1. The juxtapositions of disparate subjects and actions (of real Lions with Visions of Lions; of Beats with Crocodiles; of poetry with prose; of people with bridges – para. 80) connote something new, new views: the flower children having dropped their petals now sticks of thorns (“just ask the nearest hippie,” Scalia).
  1. Transparency does not necessarily lead to transcendence. Neither honor nor shame stand alone as values, but they are the crossroads at which people gossip, tell stories, barter and eat and drink.
  1. Affinities, themes, motifs: the Beats, poetry, revolution, change, maturation, growth, body, sex, predicament, society, margins (paragraphing, units of composition, sentences), ambiguity, protest, independence, exploitation, reflection, writing, file, premature, people, obstacles, brain, chemicals, women, work, matrix, publishing, poverty and ignorance, position in group, generations (lost, beat, hippie, next), translation, drugs (real and imagined), neighbors, values, wants, needs, humor, music, violence, aggression, excuses, decadence, pop culture, misinformation, criticism, destruction, suicide, sacrifice, counter-culture, lion (cat), crocodile, logic, argument, howl, pain, Ginsberg (Howl and Moloch), dissolution, analysis, invasiveness, love, ambition, relationships, disdain, synchronicity, human nature, signifiers.
  1. There is something too of the noir to “The Crocodiles,” a mystery, with the narrator, “Gear Knob,” whose nickname suggests some 1950’s hard-boiled detective story character, assuming the role of the detective as corrective if not moral force. But noir is cartoon. Or “The Crocodiles” might have been a graphic novel. Instead, it is a poetic novel that breaks with genre convention and creates formal purpose and revisions value, what people want.

“The Crocodiles,” by Youssef Rakha, 2013. English translation 2014 by Robin Moger, Seven Stories Press, New York, November 2014.

Is Privacy the New Plastic?

In February, I posted on the film “Examined Life.” One of the featured philosophers in the film, Peter Singer, has an interesting article on ethics, privacy, and social networking and technology in this month’s (August) Harpers: “Visible man: Ethics in a world without secrets.” Is privacy the new plastic? (Use library if no Harper’s subscription.)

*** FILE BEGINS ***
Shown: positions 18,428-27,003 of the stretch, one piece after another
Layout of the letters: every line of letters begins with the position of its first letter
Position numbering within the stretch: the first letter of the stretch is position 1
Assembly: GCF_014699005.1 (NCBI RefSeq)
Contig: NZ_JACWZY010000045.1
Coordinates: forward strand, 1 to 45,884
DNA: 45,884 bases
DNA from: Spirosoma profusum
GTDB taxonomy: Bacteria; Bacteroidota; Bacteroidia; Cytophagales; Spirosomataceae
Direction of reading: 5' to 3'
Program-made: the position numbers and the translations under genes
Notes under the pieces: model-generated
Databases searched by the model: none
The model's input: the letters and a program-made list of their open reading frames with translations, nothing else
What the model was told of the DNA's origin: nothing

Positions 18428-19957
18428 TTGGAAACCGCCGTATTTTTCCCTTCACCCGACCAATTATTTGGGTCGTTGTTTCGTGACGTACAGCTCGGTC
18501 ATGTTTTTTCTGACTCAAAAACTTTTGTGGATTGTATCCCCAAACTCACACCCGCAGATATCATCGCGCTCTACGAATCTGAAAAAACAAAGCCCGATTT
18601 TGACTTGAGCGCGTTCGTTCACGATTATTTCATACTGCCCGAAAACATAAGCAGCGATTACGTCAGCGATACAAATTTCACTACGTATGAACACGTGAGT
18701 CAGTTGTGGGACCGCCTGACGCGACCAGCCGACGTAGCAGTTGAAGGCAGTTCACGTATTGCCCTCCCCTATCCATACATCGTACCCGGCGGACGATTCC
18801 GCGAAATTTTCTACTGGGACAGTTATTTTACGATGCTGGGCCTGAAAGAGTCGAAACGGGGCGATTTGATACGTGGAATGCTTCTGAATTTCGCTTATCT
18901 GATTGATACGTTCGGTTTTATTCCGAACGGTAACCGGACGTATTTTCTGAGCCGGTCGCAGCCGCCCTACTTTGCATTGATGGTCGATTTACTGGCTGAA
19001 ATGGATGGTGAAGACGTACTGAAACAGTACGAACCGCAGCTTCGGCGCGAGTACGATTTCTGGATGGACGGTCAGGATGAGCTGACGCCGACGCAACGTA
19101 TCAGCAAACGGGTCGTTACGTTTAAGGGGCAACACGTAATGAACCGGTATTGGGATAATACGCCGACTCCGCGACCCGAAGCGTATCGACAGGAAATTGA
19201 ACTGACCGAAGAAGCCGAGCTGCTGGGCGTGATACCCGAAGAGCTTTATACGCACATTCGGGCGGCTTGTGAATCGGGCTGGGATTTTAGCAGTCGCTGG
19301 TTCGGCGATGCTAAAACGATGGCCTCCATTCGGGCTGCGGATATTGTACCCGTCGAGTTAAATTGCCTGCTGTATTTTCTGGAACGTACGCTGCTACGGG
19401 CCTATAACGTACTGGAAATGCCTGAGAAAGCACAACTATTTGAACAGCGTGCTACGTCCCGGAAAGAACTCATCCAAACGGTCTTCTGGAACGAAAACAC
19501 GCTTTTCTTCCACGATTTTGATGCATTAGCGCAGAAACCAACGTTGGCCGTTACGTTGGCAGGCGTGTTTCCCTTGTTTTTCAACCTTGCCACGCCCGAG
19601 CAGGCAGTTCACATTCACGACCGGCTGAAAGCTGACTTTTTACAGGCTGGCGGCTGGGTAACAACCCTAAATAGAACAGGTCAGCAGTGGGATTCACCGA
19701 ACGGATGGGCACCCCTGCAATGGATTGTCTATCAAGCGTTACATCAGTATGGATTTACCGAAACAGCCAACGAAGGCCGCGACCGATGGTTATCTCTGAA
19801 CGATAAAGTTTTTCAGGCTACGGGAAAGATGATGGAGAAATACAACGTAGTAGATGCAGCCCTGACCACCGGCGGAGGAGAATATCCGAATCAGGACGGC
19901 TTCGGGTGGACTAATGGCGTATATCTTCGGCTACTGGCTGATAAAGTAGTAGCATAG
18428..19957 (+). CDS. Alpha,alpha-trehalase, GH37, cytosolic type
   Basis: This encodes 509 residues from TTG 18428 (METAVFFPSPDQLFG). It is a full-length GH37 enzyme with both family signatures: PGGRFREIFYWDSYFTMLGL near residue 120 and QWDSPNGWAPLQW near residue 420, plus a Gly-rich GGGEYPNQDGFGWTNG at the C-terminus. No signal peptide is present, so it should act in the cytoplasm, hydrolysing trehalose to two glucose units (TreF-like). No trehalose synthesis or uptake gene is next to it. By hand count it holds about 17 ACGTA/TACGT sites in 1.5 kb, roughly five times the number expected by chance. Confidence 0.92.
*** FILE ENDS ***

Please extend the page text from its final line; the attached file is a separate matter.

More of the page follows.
“Examined Life”: Socrates on Ice; or, Engaged Life: Riding the Clutch with Today’s Philosophers

In Astra Taylor’s film “Examined Life” (2008, DVD 2011), the camera captures contemporary thinkers walking through everyday environments that reflect and frame their dialogue. But there’s not much dialogue, more monologue, which is what I assume is Martha Nussbaum’s complaint in her upset and defecting review in The Point Magazine, “Inheriting Socrates” (Winter, 2010).

I can only assume, since part of the point of The Point Magazine seems to be open conflict with open access. In any case, Nussbaum’s point in what we do have is clear: “…I found Examined Life upsetting…a betrayal of the tradition of philosophizing that began, in Europe, with the life of Socrates….” The film is upsetting to Nussbaum because the cast features “figures in cultural studies or religious studies or some other related discipline (I’d call Cornel West a political theorist), but what they do is not exactly philosophy as I understand it.”

Philosophy as Nussbaum understands it is no doubt Socratic dialogue that admits “no special claim, no authority.” Socrates “doesn’t like authority,” and certainly “doesn’t like long speeches.” But the segments in “Examined Life” run only ten minutes; the real problem for Nussbaum, and, perhaps, for the film, is the lack of dialogue and what Nussbaum considers the lack of “rigorous argument, or with the respectful treatment of opposing positions.”

We may find, however, the opposing positions in the filmed environments, for philosophers live in the world, the same world the rest of us live in, and why we should saddle the film with any kind of philosophical expectation is unclear. Why would we criticize a film for not being what it was not intended to be? Wouldn’t we all agree that “Jaws” is a terrible romantic comedy? “One might quarrel, first, with the choice of participants,” Nussbaum argues. “Peter Singer, Anthony Appiah and I are all solidly within philosophy, as that discipline is usually understood.” Understood by whom?